• Contents Part I Introduction and Basic Theory 1 Biotechnology for Air Pollution Control an Overview Zarook Shareefdeen, Brian Herner, Ajay Singh . . . . . . . . . . . . . . . . 3 1.1 Introduction....................................................................... 3 1.2 Methods of Odor and VOC Control........................................ 3 1.3 Biological Reactors .............................................................. 4 1.3.1 Bioreactor Media ..................................................... 4 1.3.2 Microbiology .......................................................... 5 1.3.3 Types of Bioreactors................................................. 7 1.4 Modeling and Design of Bioreactors....................................... 8 1.4.1 Modeling of Bioreactors............................................ 8 1.4.2 Design of Bioreactors ............................................... 9 1.5 Types of Contaminants ........................................................ 10 1.6 Case Studies ....................................................................... 11 1.7 Conclusion......................................................................... 12 References .................................................................................. 12 2 Environmental Laws and Regulations Related to Odor and Waste Gas Contaminants Rodney L. Aldrich. . . . . . . . . . . . . . . . . . . . . . . . . . . . . . . . . . . . . . . . . . . . . . . . . . 17 2.1 Introduction....................................................................... 17 2.2 Control of VOCs.................................................................. 18 2.3 Control of Odor-Causing Chemicals....................................... 20 2.4 Brief Overview of Odor Restrictions Around the World ............ 21 2.4.1 The United States of America .................................... 21 2.4.2 Japan ..................................................................... 24 2.4.3 China..................................................................... 24 2.4.4 The United Kingdom................................................ 24 2.4.5 Canada................................................................... 25 2.5 Conclusions........................................................................ 26 References .................................................................................. 28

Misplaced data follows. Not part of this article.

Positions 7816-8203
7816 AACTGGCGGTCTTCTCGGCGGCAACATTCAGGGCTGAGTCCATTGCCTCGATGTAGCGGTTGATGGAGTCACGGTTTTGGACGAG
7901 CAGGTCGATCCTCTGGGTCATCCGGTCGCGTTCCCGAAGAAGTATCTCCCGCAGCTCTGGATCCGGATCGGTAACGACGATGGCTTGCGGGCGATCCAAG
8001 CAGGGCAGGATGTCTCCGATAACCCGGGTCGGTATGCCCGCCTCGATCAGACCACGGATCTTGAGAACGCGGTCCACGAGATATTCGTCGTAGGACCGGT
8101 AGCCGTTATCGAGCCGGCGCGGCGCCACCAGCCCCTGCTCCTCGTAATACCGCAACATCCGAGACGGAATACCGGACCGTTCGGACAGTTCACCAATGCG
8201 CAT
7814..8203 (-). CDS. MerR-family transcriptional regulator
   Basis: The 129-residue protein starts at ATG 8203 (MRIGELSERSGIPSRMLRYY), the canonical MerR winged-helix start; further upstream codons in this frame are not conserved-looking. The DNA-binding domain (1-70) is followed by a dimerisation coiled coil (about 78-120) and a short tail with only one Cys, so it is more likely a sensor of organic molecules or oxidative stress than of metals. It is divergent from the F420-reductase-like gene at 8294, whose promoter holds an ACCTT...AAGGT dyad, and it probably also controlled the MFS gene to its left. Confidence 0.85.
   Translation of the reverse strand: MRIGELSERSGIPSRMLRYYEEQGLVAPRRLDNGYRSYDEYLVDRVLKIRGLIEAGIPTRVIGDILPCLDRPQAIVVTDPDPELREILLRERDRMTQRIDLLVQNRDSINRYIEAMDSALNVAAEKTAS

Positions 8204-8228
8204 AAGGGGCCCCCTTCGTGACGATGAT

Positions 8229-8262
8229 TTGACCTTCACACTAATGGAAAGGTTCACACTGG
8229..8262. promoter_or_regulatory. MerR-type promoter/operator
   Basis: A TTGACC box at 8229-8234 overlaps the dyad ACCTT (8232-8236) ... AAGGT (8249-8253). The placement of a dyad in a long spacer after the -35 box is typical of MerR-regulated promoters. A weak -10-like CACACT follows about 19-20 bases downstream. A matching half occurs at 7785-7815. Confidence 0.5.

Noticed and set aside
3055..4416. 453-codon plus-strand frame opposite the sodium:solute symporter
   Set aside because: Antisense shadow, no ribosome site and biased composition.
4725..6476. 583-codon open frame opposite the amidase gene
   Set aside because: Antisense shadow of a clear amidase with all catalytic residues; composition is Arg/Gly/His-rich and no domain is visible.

• VIII Contents 3 Methods of Odor and VOC Control Sergio Revah, Juan M. Morgan-Sagastume . . . . . . . . . . . . . . . . . . . . . . . 29 3.1 VOCs and Odor Denition ................................................... 29 3.2 Methods for VOCs and Odor Control ..................................... 30 3.3 Physical-chemical Methods................................................... 35 3.3.1 Dilution ................................................................. 35 3.3.2 Condensation.......................................................... 35 3.3.3 Membranes............................................................. 36 3.3.4 UV Oxidation.......................................................... 36 3.3.5 Plasma ................................................................... 37 3.3.6 Adsorption ............................................................. 38 3.3.7 Combustion(Flares,ThermalandCatalyticIncinerators) 38 3.3.8 Masking ................................................................. 40 3.3.9 Caustic Scrubbing.................................................... 40 3.3.10 Regenerative Gas Scrubbing ...................................... 41 3.3.11 Chemical Precipitation ............................................. 42 3.3.12 Chlorine Oxidation .................................................. 42 3.3.13 Ozone Oxidation ..................................................... 42 3.3.14 Potassium Permanganate Oxidation ........................... 42 3.3.15 Catalytic Oxidation with Fe3+ (LO-CAT Process) .......... 43 3.3.16 Hydrogen Peroxide Oxidation.................................... 43 3.3.17 Oxidation with FeO.................................................. 43 3.4 Biological Methods.............................................................. 43 3.4.1 Terminology ........................................................... 45 3.4.2 Mechanisms............................................................ 47 3.4.3 The Biological Phase ................................................ 48 3.5 Types of Bioreactors ............................................................ 53 3.5.1 Biolter.................................................................. 54 3.5.2 Biotrickling Filters ................................................... 55 3.5.3 Rotating Biological Contactors.....